For the first time in my life, I cooked on charcoal this week.
My reaction? Ok, the taste of the entr/e was top-notch. There is, in fact, an argument to the rich, smoky flavor that charcoal adds to anything being cooked on it.
But, I must admit, waiting for the coals to turn gray and become useable embers was painfully slow. Gas grill = ready to cook almost instantly. Charcoal actually means grab a beverage and wait to cook – at least 30 minutes.
To bring you up to speed, I’m offering dinner ideas this summer that can be grilled. Because I am currently without barbie, I am visiting friends’ homes or borrowing units.
This week, the newspaper’s professional adviser loaned me her black, table-top grill. Picture a mini Sputnik. The first couple of week’s on the column, I used two different gas grills, both with great success (how hard is it to screw up on these?)
For this week’s dinner, I opted for salmon steaks. We’ve had chicken kebabs and flank steak recently and considering the desert-esque temperatures, I wanted something light.
For about ten bucks at a local chain grocer, I bought four, fresh, farm-raised salmon steaks (I’m still researching the farm versus wild debate.) The bed for the steak was a Caesar salad made with crisp romaine, fresh parm cheese, croutons and homemade dressing.
Because this was my maiden experience with charcoal, I will admit to reading the instructions on the jumbo bag of Kingsford briques. I was directed to build a small pyramid inside the grill, douse with lighter fluid, ignite and wait a mere 15 minutes. This, I tell you, is a load.
After ignition, I retreated inside and seasoned the steaks with a little salt, ground cumin and coriander and freshly ground pepper. (The Food Network’s Alton Brown suggested the cumin and coriander).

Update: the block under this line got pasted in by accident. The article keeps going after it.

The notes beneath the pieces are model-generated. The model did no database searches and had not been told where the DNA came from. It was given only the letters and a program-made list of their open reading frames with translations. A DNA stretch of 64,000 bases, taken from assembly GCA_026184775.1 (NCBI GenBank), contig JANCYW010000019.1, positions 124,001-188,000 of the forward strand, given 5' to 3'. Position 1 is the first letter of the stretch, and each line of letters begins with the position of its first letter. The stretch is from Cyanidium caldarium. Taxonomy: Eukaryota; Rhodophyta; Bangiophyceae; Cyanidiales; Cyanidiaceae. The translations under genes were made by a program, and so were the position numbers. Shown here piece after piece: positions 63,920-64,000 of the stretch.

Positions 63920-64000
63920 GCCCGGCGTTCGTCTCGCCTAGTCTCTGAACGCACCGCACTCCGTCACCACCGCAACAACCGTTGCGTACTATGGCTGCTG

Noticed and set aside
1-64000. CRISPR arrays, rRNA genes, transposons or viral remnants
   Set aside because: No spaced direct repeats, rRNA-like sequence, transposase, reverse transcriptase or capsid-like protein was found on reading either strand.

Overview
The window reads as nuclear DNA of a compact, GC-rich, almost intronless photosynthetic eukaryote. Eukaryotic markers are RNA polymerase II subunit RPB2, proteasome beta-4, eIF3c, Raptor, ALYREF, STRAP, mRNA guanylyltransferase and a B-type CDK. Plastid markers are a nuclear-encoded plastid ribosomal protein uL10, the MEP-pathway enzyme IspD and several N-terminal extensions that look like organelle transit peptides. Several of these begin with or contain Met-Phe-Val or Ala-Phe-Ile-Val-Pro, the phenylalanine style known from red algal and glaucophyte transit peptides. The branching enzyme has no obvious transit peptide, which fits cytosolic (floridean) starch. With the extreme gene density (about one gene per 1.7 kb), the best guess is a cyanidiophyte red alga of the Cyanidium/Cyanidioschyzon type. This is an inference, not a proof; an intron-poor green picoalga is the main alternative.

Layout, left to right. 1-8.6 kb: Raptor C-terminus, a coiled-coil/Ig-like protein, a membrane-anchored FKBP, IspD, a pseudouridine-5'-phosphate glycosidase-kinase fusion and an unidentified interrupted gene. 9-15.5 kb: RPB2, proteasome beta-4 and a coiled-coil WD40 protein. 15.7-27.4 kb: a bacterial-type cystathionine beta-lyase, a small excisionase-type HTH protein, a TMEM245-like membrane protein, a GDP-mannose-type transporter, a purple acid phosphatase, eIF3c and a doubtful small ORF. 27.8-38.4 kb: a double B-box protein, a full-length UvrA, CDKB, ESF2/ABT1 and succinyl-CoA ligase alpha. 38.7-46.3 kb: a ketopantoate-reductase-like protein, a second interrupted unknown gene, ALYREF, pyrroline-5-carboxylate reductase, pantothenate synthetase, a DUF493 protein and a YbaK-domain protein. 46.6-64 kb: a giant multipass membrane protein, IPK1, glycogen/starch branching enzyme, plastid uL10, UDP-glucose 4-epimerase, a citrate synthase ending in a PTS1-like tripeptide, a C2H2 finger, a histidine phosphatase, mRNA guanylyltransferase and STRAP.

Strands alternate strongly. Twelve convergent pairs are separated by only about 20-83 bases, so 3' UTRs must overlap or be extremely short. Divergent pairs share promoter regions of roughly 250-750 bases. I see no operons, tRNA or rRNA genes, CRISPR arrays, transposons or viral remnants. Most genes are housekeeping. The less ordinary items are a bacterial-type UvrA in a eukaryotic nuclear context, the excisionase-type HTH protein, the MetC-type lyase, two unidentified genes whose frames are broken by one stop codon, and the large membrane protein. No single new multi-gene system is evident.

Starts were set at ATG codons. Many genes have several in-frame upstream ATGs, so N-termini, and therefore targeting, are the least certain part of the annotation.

I cut up the lettuce and grated the cheese. I had made the dressing earlier, using anchovies, Worcestershire, coddled eggs, ground pepper, olive oil, lemon juice, fresh garlic and some parm cheese.
I returned to the back patio 15 minutes later and was ready to cook. Alas, the grill was not. The reality of charcoal cooking is that it can take a while for the coals to be ready. Do not use this grilling option if you are in a hurry or starving – I was both.
Once ready, I grabbed the hot grate with tongs, sprayed some oil on it and voila, I was cooking salmon steaks. Some six minutes later – about three minutes on each side – I was ready to go.
The salmon was tender and moist. The portions of the steaks that rested above the hottest areas of the grill obtained a sort of brownish, crispy crust but the moistness inside remained. Lay a steak on a nice portion of salad, squeeze a little lemon on top and enjoy!
My guest, Collegian photographer Katie Stevens, enjoyed the meal with me. Given an option, Katie said she would have enjoyed a much spicier rub on the fish. If you prefer more zing, consider a Cajun rub or a spicier, bottled marinade.
L’Chaim and B’Tay Avon (to life and eat well).
3 cloves of garlic
2 eggs coddled
10-12 grinds black pepper
1 lemon, juiced
7 drops Worcestershire sauce
1/4 – 1/3 cup grated Parmesan cheese
9 tablespoons olive oil
To coddle the eggs place them in boiling water for one minute. Immediately take off the heat and run under cold water to halt cooking.
In a blender mix the first seven ingredients until creamy. Slowly pour in the olive oil until completely combined.
Let chill in the fridge for 20-30 minutes and Enjoy!